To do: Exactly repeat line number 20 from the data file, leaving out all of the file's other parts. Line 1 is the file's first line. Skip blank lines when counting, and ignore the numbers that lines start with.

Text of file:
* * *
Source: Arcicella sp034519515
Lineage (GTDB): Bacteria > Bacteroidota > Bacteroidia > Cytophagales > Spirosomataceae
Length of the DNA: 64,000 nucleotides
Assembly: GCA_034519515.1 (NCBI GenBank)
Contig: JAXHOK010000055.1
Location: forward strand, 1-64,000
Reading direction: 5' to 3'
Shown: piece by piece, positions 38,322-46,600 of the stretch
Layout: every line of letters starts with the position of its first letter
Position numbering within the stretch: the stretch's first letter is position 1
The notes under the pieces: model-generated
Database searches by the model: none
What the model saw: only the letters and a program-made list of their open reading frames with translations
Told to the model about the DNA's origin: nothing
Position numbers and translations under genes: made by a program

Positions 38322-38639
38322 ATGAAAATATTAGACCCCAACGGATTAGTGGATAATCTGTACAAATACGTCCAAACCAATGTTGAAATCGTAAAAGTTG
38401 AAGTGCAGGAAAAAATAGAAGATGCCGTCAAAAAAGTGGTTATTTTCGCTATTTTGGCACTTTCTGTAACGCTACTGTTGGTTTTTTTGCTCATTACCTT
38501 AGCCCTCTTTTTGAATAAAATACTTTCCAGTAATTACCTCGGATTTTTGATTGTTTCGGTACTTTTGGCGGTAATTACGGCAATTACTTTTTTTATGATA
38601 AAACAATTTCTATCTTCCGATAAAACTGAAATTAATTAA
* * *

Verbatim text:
38601 AAACAATTTCTATCTTCCGATAAAACTGAAATTAATTAA